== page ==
Winning Magnolia Tree Photo

All the winning photos are being exhibited all week at Baka Gallery Cafe near Runnymede Subway Station in Bloor West area, and the award ceremony will take place Friday evening.

flora 3rd gift flora 3rdThanks to Sheridan Nurseries for my prize.

You can also view a version on Instagram.

Scratch Day Logo

NYCL Scratch Day Diary

We’ve been looking forward to Scratch Day for a couple of months now, and am happy to say it went off wonderfully.Facepainted 7 Year Old ready to lead his first Scratch DayIt was five months ago today that we checked out No Starch Press’s SUPER SCRATCH PROGRAMMING ADVENTURE from the library, and it was this past Saturday that Xander revealed Scratchy to 15 more kids, ages 7 to 12, as the culmination of his hard work.

After we shared his Scratchy themed birthday cake (he turned 7 in January) with the Lifelong Kindergarten Group at MIT, I learned of ScratchEd (thanks @TwilightDreamWolf for the heads-up) and their role in helping to bring Scratch to more kids.  From their group, I learned of Scratch Day and looked into where we could go to meet other Scratchers in Toronto, only to find there wasn’t anything already organized.    Thinking about possibilities of organizing something to help foster his passion, I mentioned the idea to him and he said he’d love to teach kids to do it — which cinched it, this was going to happen if he was this keen about it.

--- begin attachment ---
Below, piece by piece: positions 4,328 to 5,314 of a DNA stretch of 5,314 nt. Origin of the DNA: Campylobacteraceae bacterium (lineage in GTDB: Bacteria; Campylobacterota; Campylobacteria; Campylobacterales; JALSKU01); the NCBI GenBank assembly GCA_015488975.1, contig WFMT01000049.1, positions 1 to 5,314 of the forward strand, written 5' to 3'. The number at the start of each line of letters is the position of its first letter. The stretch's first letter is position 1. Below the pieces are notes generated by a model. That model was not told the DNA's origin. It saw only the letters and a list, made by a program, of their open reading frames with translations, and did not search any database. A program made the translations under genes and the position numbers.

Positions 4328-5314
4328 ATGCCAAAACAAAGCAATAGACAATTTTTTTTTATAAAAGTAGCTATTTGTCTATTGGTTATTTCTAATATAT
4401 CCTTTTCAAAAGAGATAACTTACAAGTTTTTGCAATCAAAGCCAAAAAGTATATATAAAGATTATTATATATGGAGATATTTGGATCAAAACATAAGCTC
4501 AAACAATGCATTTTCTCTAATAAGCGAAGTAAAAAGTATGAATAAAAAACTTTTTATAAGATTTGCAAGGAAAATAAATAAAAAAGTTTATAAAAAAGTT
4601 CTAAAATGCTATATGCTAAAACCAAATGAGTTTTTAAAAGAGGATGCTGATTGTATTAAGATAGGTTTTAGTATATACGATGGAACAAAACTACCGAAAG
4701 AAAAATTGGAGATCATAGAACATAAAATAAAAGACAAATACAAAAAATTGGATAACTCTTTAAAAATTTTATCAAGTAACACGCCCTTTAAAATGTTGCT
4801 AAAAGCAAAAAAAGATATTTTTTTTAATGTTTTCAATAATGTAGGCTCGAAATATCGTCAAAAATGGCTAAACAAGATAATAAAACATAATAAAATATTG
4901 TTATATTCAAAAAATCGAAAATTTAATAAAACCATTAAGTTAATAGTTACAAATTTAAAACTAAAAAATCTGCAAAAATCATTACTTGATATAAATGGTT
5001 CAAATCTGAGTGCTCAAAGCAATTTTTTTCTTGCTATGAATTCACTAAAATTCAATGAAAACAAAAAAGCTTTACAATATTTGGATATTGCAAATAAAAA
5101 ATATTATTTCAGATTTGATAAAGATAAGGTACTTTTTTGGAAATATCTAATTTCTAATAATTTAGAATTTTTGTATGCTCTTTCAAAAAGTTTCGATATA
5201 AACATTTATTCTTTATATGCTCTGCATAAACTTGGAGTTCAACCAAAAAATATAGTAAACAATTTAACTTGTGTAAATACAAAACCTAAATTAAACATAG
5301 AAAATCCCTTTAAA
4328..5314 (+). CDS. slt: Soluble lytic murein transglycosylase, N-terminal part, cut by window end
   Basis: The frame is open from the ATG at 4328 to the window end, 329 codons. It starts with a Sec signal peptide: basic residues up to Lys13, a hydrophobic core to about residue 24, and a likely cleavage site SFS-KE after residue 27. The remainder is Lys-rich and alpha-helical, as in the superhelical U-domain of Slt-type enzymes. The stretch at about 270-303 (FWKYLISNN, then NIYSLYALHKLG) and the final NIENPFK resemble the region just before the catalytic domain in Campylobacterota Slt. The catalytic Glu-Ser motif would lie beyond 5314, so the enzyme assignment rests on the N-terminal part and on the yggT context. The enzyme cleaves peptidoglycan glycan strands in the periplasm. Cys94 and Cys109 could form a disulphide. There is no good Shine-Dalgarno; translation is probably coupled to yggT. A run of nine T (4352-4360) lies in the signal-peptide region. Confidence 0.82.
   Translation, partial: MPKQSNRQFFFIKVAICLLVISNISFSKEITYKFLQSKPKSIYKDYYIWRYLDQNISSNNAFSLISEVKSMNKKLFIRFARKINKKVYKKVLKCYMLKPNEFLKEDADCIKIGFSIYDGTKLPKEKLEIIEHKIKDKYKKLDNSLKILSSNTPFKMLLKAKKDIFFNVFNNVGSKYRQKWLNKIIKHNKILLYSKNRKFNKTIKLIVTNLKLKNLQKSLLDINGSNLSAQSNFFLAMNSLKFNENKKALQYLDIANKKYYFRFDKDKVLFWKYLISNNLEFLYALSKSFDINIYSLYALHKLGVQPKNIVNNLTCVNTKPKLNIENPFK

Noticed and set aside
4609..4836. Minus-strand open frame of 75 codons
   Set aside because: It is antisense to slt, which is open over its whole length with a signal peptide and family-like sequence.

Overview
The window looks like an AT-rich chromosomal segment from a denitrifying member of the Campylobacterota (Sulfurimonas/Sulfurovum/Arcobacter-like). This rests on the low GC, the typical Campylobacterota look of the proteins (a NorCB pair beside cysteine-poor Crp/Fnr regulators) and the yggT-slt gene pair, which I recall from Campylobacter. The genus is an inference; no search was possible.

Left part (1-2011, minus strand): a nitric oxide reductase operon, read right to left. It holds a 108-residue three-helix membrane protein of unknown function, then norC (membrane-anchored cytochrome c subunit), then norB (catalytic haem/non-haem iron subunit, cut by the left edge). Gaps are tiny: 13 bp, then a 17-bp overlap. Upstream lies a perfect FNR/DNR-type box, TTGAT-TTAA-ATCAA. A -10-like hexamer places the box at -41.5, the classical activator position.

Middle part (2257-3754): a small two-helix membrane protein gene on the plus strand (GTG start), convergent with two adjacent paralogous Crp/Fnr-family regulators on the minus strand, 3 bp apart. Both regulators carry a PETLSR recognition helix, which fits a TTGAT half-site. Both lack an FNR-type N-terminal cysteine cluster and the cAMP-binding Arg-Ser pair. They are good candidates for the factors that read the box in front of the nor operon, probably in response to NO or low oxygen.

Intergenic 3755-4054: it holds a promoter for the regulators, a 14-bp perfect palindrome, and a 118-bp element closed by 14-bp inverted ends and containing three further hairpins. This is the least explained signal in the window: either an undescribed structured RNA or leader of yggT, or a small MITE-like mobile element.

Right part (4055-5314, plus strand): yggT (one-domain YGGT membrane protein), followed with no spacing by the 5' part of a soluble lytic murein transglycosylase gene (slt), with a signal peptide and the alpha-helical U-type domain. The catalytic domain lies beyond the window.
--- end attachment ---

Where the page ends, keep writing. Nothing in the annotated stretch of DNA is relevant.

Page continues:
There is an amazing technology vibe in Toronto, so I knew there would be many ways to go about the event.  Part of me wanted to see if people at UofT would want to be involved, to keep the university feel of Scratch, but I didn’t have any current contacts there to work.  Working the start-up vibe was another angle I considered, but was a bit wary of the sponsorship angles inherent with that culture.  When I was at an early Maker Series event at the Toronto Reference Library, in connection with their new Digital Innovation Hub, I saw they had the new version of the SUPER SCRATCH book in their collection (which isn’t available in the Library’s main collection). I inquired asked about the possibility of doing Scratch Day there, and they declined saying they didn’t have a kid friendly space.  This brought me to our local library, North York Central Library, which we have a good rapport with.

I introduced the idea to them, and they did some research to see if it might be a good fit.  We arranged to meet and Xander shared his enthusiasm for Scratch and we discussed some of the ideas for what the day could be.  We settled on a small introductory class for kids aged 8-12 accompanied by their parents as a trial run.  Coordination with the Learning Centre in the Teen Zone/Hub at the library, outside of the Children’s Department usual dealings and recruitment  within the Teen Department’s Youth Advisory Group to find volunteers to help mentor during the class was done.  Much thanks to Sharon Andic, and Kathryn Copeland for their work in preparing the program, and to Chantee, Charles, and Wendy for their work during the class helping the kids out.